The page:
Investing in Russia’s Future: How Can National Projects Become Attractive to Investors?
Foreign business is ready to invest in national projects
“Foreign investors willingly invest in our infrastructure because they see the opportunities it offers and the potential for profit,” Sergei Ivanov, Special Presidential Representative for Environmental Protection, Ecology and Transport.
“They [the member companies of the American Chamber of Commerce in Russia, – Ed.] will get involved and will invest. If there is a big project and you need to supply goods and comply with a certain level of localisation, this level of localisation will be implemented,” Alexis Rodzianko, President, American Chamber of Commerce in Russia.
“We are guided by the ideology of entrepreneurship – if there is a culture of entrepreneurship and freedom for entrepreneurs we will go there,” Nicolas Dufourcq, Chief Executive Officer, Bpifrance.
“We realised that we can attract a large number of foreign investors to the healthcare sector, and we believe that we can help transform the entire industry,” Erman Ilıcak, President, Ronesans Holding.
Lack of trust between government and business
“The entrepreneurial climate, the confidence of entrepreneurs in the future, and power politics, which have become more acute of late, are significant issues that we have to deal with,” Kirill Dmitriev, Chief Executive Officer, Russian Direct Investment Fund (RDIF).
“If there is an absence of trust between a fund and companies that invest, no projects get implemented,” Vladimir Evtushenkov, Chairman of the Board, JSFC Sistema.
“Today there are not enough companies or entrepreneurs involved in national projects. We need to create new markets and re-establish trust between the state and entrepreneurs,” Andrey Kuzyaev, President, Chairman of the Management Board, Member of the Board of Directors, ER-Telecom Holding.
“78 percent of civil servants and 22 percent of businesses have faith [in national projects, – Ed.]. These statistics come amid news that foreign investors are ready and willing to invest in national projects and the Russian economy as a whole,” Evelina Zakamskaya, Anchor, Russia 24; Editor-in-Chief, Doctor Channel.
State support for investors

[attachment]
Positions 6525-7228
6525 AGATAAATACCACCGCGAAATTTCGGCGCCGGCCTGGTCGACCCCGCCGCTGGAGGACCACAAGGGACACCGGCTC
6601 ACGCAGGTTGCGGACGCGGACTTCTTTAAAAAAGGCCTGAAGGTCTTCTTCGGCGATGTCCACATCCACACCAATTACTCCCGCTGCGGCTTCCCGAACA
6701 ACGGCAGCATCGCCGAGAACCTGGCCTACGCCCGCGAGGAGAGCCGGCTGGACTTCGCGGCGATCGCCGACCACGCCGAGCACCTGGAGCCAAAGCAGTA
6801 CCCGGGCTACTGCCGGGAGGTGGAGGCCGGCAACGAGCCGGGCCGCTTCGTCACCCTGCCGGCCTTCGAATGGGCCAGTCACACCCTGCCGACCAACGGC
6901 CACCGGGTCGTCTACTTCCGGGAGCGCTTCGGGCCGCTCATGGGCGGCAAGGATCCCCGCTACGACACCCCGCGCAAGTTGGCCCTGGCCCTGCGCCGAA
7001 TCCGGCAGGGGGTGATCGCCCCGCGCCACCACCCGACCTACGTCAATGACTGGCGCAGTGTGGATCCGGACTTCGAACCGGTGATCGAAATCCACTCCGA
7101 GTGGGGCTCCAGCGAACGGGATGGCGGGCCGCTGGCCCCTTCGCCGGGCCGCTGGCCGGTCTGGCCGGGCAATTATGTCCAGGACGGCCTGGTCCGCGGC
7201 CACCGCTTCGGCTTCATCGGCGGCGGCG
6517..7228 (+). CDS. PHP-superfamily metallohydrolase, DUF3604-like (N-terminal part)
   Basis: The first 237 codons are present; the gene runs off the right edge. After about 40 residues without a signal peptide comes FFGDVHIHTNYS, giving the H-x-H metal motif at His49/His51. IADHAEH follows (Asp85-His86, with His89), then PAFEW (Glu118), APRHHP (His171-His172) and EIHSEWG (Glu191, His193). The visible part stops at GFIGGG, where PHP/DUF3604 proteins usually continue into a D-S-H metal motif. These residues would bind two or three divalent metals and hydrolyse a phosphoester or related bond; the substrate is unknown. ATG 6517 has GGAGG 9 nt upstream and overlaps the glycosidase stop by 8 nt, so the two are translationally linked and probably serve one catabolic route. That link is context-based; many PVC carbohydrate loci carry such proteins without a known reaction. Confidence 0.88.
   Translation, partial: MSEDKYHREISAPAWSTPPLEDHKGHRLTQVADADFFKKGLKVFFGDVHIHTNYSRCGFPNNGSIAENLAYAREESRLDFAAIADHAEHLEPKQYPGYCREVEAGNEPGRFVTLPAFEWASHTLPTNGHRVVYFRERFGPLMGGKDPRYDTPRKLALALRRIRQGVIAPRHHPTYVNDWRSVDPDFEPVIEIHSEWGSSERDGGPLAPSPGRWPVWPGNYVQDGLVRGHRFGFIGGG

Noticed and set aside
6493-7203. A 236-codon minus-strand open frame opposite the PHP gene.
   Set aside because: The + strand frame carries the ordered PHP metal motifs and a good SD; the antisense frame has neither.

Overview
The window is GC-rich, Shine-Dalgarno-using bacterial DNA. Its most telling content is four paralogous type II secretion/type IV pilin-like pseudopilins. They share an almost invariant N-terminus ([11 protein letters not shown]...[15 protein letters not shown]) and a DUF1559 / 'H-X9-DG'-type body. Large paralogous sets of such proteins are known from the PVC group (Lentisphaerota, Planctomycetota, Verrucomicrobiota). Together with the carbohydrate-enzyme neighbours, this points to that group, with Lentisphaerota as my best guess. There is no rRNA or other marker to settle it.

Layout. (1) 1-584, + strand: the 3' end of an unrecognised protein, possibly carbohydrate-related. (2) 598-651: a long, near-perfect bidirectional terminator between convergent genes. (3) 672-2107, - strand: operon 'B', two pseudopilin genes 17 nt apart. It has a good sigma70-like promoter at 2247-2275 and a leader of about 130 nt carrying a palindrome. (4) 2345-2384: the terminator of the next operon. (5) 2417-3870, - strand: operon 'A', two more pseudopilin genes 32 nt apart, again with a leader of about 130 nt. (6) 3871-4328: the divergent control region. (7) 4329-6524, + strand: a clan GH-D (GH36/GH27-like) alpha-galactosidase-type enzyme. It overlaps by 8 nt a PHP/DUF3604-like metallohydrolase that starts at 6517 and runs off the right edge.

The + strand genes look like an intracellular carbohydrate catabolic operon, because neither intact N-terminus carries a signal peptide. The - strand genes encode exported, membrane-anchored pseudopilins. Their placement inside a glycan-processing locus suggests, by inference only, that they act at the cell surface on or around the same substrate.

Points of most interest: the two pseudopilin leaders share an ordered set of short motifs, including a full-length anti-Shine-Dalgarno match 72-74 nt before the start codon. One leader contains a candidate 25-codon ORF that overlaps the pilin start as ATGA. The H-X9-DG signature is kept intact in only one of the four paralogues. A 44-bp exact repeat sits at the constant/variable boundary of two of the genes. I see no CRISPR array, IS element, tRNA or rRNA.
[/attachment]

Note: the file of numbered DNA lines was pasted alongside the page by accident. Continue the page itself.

“How to make national projects effective – the state should offer just enough support to keep our investments to a minimum, but at the same time investors should receive a minimum rate of return. Then everything will be managed better and done as it should be,” Kirill Dmitriev, Chief Executive Officer, Russian Direct Investment Fund (RDIF).
“There should be five or six funds [like RDIF, – Ed.]. Firstly, this would mean that we could choose between funds, and secondly, it would be better for the economy,” Vladimir Evtushenkov, Chairman of the Board, JSFC Sistema.
“After the success of RDIF, the Russian Federation should allocate resources so that we can look into what is required in the future – just RDIF or many such funds,” Dominique Strauss-Kahn, Managing Director, Parnasse SARL.
“You cannot separate the private and public realms – the goal should be to form public-private partnerships,” Mark Kurtser, General Director, Mother and Child Group of Companies.
“The state plays a vital role in regulating the pharmaceutical industry: if back in 2010 the state hadn’t began to amend legislation on the distribution of medicines, then chances are nobody would have invested in the industry. And the boom in the development of technologies in Russia related to the production of high-tech products would not have happened,” Petr Rodionov, General Director, Geropharm LLC.
Project development in detail
“Implementing national projects can be difficult. These include many individual initiatives and projects that must go through a specific filter. <...> As possible investors in national projects, we would like to avoid having to take decisions immediately at the conception state. All projects should go through certain stages, and they need to be carefully analysed and developed,” Dmitry Konov, Chairman of the Management Board, SIBUR Holding.
“There are three factors of particular importance for national projects. The first factor is the provision of a turnkey project that is ready for investment. <...> The second is a team capable of implementing the project, and the third is large-scale and long-term investments from investors with a clear understanding and vision of the opportunities offered by the project,” Karima Nigmatulina, General Director, Vi Holding; PhD, Professor of the Russian Academy of Sciences.
Increasing the level of trust
“The most important thing is entrepreneurial activity and trust between the state and business. Trust is indeed a key factor that needs to be worked on as we move forward,” Kirill Dmitriev, Chief Executive Officer, Russian Direct Investment Fund (RDIF).
“The way I see it RDIF is the most successful national project; a project that garners a high level of trust, and in the investment world trust is key,” Andrey Guryev, Chief Executive Officer, Chairman of the Management Board, PhosAgro.
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